When it comes right down to it, this is all my mother’s fault.
My mother has always loved dolls. When I was a little girl, she gave me some of the dolls she’d had as a child: gorgeous, eighteen-inch beauties with real human hair and eyes that closed. Each came with an extravagant wardrobe hand-made by my grandmother, including everything from evening gowns to muslin underpants. Each doll was pristine, clean and cared for – my mother, even when she was little, was meticulous with her things.
Oh, how she wanted me to be a doll girl…but I hated them. After all, what could you do with a doll? Dress it up? Change its clothes? Do its hair? I didn’t even like doing my own hair. And baby dolls? I was the youngest, but I still knew about babies. Sure, they were cute; but then there was the feeding and the changing and the cleaning up. And the crying. I never saw a baby that was anything like one of the elegant dolls my mother gave me.
I never understood the purpose of dolls. I still don’t. And my mother still loves them. Which is how I ended up with Celia in my bedroom on the nightstand.
Celia is one of those weird Kewpie dolls, with the red mohawk and that mischievous sidelong look. She has clothes, at least, although my mother tells me they are not original. Someone sewed her a hideous poufy purple dress, and tied a matching satin bow around her plastic head. I am having trouble deciding if the clothes make her more or less weird.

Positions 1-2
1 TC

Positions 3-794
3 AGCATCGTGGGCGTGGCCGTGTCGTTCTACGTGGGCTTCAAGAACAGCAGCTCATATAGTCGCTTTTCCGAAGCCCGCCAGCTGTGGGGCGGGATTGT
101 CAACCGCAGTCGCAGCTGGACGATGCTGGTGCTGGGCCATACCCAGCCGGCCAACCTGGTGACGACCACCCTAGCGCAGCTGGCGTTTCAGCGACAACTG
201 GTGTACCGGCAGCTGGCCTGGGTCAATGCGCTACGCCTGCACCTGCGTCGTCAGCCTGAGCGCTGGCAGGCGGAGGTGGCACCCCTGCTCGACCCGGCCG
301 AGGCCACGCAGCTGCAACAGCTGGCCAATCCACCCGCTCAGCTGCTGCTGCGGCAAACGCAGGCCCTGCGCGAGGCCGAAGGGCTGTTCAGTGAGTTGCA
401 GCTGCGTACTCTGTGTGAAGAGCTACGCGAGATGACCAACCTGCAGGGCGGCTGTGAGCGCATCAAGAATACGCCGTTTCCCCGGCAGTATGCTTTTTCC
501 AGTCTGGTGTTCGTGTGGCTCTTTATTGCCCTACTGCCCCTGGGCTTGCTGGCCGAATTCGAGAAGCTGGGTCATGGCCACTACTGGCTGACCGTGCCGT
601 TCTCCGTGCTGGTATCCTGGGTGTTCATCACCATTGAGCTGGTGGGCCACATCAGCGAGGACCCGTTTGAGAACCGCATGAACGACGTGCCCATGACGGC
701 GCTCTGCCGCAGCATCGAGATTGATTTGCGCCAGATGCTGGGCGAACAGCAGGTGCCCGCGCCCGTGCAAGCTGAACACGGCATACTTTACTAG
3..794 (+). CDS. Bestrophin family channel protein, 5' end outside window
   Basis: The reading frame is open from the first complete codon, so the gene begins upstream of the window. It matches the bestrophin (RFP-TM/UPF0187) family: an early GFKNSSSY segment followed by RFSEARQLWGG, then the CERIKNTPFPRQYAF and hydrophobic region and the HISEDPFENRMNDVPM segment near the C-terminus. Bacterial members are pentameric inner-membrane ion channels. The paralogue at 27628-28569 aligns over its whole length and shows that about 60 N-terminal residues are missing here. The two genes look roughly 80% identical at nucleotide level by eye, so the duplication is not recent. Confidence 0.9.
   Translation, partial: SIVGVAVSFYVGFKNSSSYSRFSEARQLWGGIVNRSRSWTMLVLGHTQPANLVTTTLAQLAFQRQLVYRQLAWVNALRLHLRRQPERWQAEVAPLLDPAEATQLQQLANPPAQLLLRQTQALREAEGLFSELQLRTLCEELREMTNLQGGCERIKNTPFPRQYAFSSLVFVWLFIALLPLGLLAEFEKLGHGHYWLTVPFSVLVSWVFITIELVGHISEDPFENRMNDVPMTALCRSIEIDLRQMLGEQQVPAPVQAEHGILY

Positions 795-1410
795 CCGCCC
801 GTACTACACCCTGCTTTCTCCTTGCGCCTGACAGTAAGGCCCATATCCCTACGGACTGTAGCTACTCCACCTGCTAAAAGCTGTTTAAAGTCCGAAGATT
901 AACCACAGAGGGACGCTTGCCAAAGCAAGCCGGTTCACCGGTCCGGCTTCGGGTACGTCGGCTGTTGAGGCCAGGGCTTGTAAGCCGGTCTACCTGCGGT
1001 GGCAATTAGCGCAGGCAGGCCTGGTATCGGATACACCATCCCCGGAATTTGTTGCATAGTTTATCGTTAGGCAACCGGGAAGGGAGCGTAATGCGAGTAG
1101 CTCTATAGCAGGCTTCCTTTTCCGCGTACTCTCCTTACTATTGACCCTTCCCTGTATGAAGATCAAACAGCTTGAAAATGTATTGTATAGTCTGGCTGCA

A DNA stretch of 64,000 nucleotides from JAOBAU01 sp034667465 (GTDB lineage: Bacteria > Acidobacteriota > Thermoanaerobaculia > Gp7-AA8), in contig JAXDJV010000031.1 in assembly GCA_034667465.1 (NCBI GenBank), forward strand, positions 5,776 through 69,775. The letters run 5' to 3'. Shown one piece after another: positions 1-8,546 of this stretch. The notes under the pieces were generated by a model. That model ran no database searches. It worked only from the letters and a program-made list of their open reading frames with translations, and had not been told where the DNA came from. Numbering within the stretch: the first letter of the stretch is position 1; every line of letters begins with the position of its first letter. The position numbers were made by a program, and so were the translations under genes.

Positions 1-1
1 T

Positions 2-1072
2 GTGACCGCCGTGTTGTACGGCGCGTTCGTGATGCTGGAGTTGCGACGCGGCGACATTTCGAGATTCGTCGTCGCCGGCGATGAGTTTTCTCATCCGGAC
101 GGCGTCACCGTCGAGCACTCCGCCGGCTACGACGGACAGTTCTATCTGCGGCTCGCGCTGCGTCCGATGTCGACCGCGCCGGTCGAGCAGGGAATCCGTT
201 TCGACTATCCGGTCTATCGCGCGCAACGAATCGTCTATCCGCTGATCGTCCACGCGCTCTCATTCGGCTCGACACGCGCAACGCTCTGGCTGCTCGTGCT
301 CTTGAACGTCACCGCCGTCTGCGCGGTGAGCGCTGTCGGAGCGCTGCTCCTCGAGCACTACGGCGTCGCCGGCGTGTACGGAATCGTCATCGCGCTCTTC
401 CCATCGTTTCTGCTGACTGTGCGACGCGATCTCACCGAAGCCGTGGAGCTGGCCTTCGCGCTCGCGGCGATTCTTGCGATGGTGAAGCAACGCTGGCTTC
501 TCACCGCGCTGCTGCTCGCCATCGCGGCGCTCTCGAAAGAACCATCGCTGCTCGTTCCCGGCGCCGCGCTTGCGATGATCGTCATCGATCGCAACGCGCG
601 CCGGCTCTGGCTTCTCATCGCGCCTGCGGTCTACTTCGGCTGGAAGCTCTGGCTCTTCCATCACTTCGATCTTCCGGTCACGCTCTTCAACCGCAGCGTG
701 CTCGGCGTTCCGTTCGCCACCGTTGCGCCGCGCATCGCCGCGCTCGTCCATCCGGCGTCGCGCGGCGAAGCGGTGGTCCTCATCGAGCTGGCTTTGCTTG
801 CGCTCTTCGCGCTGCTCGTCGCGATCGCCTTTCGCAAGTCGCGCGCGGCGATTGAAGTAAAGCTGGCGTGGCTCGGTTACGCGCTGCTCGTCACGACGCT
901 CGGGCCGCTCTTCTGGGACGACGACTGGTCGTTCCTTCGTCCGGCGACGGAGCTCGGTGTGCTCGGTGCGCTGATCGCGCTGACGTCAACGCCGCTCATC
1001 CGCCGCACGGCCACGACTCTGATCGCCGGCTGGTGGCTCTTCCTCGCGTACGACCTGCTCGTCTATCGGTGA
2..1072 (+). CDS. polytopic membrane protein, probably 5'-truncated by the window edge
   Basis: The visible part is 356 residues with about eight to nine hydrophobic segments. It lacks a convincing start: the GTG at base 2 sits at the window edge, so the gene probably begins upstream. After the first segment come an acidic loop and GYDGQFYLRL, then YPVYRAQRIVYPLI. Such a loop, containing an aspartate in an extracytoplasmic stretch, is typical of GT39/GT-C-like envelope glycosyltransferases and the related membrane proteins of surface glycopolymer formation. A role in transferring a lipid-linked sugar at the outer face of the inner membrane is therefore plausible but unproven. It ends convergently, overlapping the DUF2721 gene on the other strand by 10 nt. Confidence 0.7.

“She won’t like it,” I told my mother, when she brought the doll for my daughter. My daughter is eight, and an organizer. She collects only Barbies because they are all the same size. She strips them naked and lays them down in neat rows on the floor, arranged by hair color. Her room looks like a little Mattel morgue.
“That’s okay,” my mother said airily. “If she doesn’t like it, we can sell it. It’s in good shape; that woman at the garage sale didn’t know what she had. You can help me list it on eBay, can’t you?”
My daughter, with her wonderful streak of brutal honesty, took one look at Celia and frowned. “What’s that?” she asked me.
“It’s a doll,” I told her. “Grandma brought it for you.”
Her nose wrinkled. “It’s kind of weird.” She looked at me. “Maybe you should keep it.”
So Celia ended up on my nightstand, waiting for the day when I’d have the time and inclination to take some fuzzy photographs and list her online.
The timing has been awful. There’s the Job from Hell, of course, which still pays the bills; but mostly it’s my damn novel. Turned down by twenty-seven agents already, with three rejections pending. When I started all this I promised myself I’d give it at least a hundred; but that was back when I thought, in the back of my mind, that my novel would sell really fast. Twenty-seven form rejections later, I’m realizing I may have a problem. Evenings I spend editing the damn thing, polishing it down to the bone. If anybody ever asks me for pages, I’ll probably have nothing left to send. But I keep polishing anyway, and lately I don’t sleep very much. My daughter comes by her OCD honestly, I guess.
So last night, while I was sitting up in bed poring over my double-spaced printout of Chapter 2, I was not entirely surprised when Celia stood up, jumped onto the bed, and sat down next to me.
This is a work of fiction. Any resemblance to real people is…oh, hell, you guys know who you are.
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